“Together, we can do it all!”: narratives of masculinity, sport and exercise amongst physically wounded Danish veterans

Publikation: Bidrag til tidsskriftTidsskriftartikelForskningfagfællebedømt

Transitions from military into civilian life can be problematic, particularly when caused by service-related injury. Studies suggest the management of psychological and physical injury requires care and management beyond initial rehabilitation. Narrative studies with predominantly British and American veterans have highlighted the role sport and exercise can play in this management. Knowledge of the experiences of veterans among their coalition allies in the Afghanistan and Iraq conflicts are few, however. This study presents results of a narrative analysis which focused upon 7 physically injured Danish veteran’s experiences of the Dansk Idrætsforbund’s ‘Soldier Project’. Taking a feminist-inspired narrative approach, we conducted field observations and interviews combined with visual elicitation to generate data relating to participants’ experiences of masculinity, injury, rehabilitation and the soldier project. We reconstituted our data into narrative vignettes, which represent common themes in narratives across multiple participants’ stories. Participants’ narratives shifted from idealised presentations of embodied, hegemonic military identities prior to the injury, through a period of narrative disruption, chaos and loss of identity following injury. Participants then highlighted the challenge presented by ‘picking up the thread’ of their embodied narratives and re-establishing body-relatedness through participation in the Solider Project. Here, complex and often contradictory conceptualisations of masculinity co-existed. Some were restitutional, expressed through participation in aggressive, full-contact sports which were considered ‘new missions’ or ‘training’. Conversely, quest narratives and more communicative body actions were evident as participants sought to find new activities through which to express new masculine identities. The implications of our findings for similar programmes are discussed.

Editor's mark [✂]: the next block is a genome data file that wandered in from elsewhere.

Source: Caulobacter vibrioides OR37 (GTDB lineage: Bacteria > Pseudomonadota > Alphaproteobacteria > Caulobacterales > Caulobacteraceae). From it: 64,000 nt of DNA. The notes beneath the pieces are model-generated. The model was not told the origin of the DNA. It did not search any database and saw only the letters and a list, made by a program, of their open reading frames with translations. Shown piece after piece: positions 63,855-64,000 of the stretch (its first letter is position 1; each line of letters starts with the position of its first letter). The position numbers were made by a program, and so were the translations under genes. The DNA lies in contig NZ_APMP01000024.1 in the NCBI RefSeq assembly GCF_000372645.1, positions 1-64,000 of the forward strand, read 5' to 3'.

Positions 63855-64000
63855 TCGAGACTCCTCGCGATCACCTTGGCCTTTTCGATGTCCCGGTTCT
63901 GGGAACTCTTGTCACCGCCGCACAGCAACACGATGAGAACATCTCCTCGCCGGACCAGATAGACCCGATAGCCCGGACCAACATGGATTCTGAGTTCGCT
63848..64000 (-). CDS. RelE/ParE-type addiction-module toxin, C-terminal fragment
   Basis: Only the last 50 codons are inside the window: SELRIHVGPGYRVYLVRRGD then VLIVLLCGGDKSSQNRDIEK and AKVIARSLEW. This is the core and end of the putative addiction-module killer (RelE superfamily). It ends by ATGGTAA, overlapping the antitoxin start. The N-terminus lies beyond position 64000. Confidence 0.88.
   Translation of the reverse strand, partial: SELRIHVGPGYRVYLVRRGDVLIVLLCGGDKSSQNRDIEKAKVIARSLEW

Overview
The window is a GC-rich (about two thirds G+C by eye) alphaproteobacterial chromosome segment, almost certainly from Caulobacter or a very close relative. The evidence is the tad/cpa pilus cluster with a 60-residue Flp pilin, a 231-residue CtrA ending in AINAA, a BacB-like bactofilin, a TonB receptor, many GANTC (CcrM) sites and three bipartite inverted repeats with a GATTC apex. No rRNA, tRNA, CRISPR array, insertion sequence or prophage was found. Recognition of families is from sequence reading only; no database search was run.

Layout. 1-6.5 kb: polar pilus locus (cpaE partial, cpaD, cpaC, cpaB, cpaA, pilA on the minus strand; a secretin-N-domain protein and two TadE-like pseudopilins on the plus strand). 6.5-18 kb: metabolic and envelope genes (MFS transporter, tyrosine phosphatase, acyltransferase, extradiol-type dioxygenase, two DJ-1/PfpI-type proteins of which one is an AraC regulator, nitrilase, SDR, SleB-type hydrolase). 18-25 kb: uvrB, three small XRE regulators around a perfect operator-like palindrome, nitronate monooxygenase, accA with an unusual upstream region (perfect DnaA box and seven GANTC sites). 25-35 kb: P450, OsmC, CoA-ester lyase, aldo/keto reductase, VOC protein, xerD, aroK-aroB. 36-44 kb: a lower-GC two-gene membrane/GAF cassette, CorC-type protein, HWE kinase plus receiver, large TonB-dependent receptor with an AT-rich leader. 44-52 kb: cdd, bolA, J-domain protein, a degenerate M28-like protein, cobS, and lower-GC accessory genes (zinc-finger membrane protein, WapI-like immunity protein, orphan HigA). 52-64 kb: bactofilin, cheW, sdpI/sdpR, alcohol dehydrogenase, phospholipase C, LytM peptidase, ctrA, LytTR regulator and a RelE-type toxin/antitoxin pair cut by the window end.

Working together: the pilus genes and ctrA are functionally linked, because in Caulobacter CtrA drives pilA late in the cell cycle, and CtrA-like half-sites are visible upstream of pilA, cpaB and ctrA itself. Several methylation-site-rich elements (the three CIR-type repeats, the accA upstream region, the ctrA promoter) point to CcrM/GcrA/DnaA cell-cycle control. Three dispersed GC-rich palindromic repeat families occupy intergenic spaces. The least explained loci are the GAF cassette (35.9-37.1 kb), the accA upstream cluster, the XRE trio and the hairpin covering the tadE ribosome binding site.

OriginalsprogEngelsk
TidsskriftQualitative Research in Sport, Exercise and Health
ISSN2159-676X
DOI
StatusE-pub ahead of print - 16 okt. 2019

Bibliografisk note

CURIS 2019 NEXS 355

ID: 230431548